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Ravens S Matt Elam working at shoe store during offseason

Matt-Elam-RavensBaltimore Ravens safety Matt Elam has found himself an offseason job in retail, and it sounds like the work is much more than just a public relations stunt. Elam, a former first-round pick out of Florida, has been working at a Finish Line shoe store at a mall in Gainesville.

On Wednesday, Elam explained how it has always been his dream to open his own sports merchandise store. By getting a job at Finish Line, the 22-year-old is hoping to gain valuable experience.

“I just need to get retail knowledge,” Elam told BaltimoreRavens.com. “That’s basically what I’m doing. I’m getting that knowledge for when it’s time. Everybody was surprised when I started. They were like, ‘Why? You got enough money.’ But it’s not about the money. It’s just me building.”

Elam said he is unsure of how much he makes an hour (I don’t think he needs the cash). He works about 20 hours per week as a sales associate on the floor and occasionally stocking shelves in the back.

“I didn’t realize there was so much organization, so much planning,” he said. “I didn’t realize there was so much to it. I just thought you’d say you want a shoe, so then you’d go back and grab a shoe. There’s way more to it. You have number coding. You have color coding, all of that. I just realized that there’s more to it than I thought.”

How often do we hear about NFL players who retire, blow all of their money, and have no idea what to do with their lives? By working at a retail store, Elam is hoping to protect himself from a situation like that.

“I know you can’t do football forever,” he explained. “I’m going to use it to benefit me when I’m doing so that my kids won’t have to worry about this. I take a lot of pride in that because I feel like a lot of kids are blind to this, and don’t have these opportunities, and don’t have the knowledge. I hope I can open a lot of their eyes.”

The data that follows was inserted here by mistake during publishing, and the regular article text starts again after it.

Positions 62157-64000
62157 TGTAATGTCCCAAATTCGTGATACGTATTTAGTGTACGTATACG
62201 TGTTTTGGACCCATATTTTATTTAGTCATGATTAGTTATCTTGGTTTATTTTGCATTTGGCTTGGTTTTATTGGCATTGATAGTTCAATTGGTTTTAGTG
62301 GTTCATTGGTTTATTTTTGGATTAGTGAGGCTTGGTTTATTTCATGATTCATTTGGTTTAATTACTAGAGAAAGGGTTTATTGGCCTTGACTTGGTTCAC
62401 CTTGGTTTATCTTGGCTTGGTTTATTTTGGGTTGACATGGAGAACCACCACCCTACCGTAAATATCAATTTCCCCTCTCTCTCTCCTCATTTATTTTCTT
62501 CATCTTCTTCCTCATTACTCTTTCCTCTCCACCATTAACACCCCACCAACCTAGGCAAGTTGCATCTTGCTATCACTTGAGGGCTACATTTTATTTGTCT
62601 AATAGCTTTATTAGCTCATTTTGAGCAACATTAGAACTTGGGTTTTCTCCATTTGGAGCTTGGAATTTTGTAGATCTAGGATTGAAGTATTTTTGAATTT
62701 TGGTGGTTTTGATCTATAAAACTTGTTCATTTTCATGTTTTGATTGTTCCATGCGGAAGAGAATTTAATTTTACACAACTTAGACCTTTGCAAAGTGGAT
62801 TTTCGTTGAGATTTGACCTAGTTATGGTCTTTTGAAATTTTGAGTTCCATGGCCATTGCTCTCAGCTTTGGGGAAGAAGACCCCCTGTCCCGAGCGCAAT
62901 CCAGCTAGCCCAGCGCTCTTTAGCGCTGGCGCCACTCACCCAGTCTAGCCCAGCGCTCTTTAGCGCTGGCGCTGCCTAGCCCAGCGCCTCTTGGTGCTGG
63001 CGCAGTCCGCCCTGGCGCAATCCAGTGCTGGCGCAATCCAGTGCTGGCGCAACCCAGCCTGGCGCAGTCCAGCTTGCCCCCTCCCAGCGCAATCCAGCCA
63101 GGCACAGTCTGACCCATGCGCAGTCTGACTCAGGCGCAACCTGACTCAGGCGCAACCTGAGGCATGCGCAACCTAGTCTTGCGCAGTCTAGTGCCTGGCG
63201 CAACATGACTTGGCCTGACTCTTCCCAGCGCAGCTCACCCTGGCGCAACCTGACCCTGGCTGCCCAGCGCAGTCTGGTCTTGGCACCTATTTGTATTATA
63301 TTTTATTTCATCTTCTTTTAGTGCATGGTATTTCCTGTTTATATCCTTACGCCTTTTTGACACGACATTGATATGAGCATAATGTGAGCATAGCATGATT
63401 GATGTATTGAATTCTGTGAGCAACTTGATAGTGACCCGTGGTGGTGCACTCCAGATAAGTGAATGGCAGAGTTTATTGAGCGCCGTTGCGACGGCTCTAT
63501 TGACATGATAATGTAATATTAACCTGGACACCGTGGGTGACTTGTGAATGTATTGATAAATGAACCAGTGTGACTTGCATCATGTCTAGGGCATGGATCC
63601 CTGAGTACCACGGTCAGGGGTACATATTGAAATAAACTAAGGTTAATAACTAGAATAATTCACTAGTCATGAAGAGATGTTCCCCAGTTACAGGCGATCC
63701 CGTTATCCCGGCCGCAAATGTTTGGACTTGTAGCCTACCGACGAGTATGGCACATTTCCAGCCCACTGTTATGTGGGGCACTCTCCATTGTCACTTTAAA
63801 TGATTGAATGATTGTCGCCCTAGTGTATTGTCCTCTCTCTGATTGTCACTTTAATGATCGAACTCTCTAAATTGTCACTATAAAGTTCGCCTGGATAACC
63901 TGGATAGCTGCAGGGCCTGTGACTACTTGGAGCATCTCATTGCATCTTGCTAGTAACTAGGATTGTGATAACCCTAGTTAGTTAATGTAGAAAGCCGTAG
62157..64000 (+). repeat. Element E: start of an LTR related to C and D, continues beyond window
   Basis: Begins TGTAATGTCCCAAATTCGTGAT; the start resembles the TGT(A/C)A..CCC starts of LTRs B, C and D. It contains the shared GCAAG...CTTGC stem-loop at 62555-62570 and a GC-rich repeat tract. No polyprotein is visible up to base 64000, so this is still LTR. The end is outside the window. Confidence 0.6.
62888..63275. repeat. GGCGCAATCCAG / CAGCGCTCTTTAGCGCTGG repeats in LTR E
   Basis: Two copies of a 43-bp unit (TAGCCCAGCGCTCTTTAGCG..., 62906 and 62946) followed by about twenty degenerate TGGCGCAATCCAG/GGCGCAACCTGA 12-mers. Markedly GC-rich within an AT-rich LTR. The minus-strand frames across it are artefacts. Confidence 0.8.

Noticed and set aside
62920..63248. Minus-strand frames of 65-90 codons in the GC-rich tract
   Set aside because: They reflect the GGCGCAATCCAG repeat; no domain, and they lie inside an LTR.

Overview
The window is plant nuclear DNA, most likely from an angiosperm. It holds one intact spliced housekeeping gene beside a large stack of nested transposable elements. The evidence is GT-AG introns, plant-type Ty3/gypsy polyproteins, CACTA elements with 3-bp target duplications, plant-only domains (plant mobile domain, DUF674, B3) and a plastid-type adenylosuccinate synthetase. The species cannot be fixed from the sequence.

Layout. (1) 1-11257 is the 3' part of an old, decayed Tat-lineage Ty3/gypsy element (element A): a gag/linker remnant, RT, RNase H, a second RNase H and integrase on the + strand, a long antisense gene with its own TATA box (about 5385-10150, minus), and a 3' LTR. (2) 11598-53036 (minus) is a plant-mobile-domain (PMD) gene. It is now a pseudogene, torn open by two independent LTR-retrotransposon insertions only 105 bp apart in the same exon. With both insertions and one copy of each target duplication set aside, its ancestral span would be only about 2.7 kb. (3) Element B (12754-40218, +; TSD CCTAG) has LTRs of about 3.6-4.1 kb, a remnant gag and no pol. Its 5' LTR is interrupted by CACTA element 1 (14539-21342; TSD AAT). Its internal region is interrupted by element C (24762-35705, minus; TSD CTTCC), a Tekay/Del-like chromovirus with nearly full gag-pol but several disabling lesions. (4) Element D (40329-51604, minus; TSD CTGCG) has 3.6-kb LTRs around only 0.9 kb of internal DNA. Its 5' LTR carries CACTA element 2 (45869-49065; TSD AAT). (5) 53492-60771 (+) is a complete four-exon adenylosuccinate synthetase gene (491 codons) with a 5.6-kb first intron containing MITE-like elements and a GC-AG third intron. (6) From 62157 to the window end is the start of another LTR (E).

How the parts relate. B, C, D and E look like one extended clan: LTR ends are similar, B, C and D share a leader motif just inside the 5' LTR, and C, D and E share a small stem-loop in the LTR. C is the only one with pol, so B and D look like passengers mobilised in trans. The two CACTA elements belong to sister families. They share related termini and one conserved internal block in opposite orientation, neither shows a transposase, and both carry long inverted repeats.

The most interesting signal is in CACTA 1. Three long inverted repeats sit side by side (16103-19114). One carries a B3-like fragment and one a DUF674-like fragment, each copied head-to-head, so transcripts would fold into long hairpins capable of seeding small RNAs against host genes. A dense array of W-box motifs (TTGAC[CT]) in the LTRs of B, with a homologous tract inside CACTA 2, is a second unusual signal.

This obviously isn’t the equivalent of Elam going undercover at Foot Locker and surprising fans. He’s actually learning from the experience and planning for the future. Good for him.

Calvin Johnson drops three passes, sets career high for drops

Calvin Johnson dropsMaybe Matt Elam cracked the code on how to defeat the previously unconquerable Megatron.

Calvin Johnson had one of his worst games as a pro in the Detroit Lions’ 18-16 loss to the Baltimore Ravens on Monday night. Though he finished with 6 catches for 98 yards, the stats show he was targeted 14 times, meaning he converted just 43 percent of the passes thrown his way. What’s worse is he had two brutal drops on long passes to cost his team, not to mention a drop on a two-point conversion attempt that would have given Detroit an 18-15 lead on the Ravens.

Johnson was officially credited with two drops, giving him a career-high 9 for the season. I’m guessing they did not give him a drop on the conversion attempt, though they should have.

The first drop came on a 3rd-and-15 play in the first quarter and spoiled what should have been a scoring drive for Detroit.

Detroit looked like it was going to cruise to a 14-0 lead until that drop, which led to a punt from around midfield on the next play.

Johnson also had a drop on the Lions’ last drive before halftime. They had a 2nd-and-9 from their 41 and Megatron dropped a sure first down to kill their drive. They ended up punting on that drive too.

What’s really interesting is that Johnson’s terrible game came after Ravens rookie safety Matt Elam boldly stated before the game that Megatron was “pretty old.” Maybe Elam’s words got inside Calvin’s head.

As fate would have it, Elam led the Ravens with 10 tackles, including one for a loss, and he was credited with a pass defended. He also sealed the game by making an interception on Detroit’s last possession of the game.

Maybe every defensive back and coach who gave Calvin respect was going about it all wrong. Maybe the proper way to attack him is to criticize him, even if he truly is worth of our praise for being the best wide receiver in football.